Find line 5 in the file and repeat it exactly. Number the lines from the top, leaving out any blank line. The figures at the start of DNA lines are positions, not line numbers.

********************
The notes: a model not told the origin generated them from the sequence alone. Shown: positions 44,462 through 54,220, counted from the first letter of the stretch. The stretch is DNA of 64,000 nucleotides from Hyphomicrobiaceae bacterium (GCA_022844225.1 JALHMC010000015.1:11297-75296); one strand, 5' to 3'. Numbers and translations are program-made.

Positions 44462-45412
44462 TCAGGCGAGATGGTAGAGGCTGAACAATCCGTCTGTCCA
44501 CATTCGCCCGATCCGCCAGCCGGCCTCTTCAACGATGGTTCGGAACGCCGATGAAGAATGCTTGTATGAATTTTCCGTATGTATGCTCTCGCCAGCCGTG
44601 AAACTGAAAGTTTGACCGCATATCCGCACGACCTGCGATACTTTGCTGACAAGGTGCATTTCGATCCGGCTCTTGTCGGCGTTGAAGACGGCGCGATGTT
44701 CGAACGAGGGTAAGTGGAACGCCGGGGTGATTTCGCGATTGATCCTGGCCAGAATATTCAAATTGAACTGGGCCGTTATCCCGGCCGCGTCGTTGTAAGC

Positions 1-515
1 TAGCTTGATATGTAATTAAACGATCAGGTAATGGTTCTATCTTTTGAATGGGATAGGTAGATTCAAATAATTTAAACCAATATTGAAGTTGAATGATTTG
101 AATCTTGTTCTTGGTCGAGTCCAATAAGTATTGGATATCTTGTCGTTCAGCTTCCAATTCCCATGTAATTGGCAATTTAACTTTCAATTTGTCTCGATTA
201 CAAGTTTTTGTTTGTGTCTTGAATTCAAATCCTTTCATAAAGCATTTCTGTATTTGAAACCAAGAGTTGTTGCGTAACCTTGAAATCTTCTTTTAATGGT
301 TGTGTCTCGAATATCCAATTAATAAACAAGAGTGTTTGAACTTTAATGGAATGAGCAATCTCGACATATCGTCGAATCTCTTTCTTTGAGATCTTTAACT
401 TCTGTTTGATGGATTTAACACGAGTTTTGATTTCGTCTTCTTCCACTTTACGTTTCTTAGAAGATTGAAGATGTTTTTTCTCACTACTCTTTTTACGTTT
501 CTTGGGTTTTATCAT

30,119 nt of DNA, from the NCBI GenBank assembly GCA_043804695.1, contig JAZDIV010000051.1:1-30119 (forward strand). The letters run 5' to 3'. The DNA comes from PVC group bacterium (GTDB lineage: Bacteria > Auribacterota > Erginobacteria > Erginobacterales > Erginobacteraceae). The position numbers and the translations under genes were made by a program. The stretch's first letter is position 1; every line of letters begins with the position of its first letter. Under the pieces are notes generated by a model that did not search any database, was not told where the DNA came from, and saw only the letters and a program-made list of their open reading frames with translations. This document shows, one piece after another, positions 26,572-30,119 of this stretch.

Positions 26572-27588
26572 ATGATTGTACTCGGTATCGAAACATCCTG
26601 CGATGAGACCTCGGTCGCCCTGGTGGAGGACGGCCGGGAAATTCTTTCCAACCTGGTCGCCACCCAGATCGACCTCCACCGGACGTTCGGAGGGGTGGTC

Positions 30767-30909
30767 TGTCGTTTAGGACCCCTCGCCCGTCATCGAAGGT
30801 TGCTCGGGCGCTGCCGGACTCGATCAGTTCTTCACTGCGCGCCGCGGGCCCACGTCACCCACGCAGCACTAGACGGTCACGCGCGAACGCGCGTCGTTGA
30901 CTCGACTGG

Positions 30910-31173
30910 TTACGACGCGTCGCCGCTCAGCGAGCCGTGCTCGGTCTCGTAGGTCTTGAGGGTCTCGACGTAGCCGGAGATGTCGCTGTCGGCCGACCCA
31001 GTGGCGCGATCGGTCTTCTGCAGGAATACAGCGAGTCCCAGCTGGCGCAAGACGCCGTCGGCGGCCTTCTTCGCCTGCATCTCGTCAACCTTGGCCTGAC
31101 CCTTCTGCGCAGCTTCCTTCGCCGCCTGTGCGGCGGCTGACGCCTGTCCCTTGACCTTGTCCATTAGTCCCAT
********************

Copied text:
44601 AAACTGAAAGTTTGACCGCATATCCGCACGACCTGCGATACTTTGCTGACAAGGTGCATTTCGATCCGGCTCTTGTCGGCGTTGAAGACGGCGCGATGTT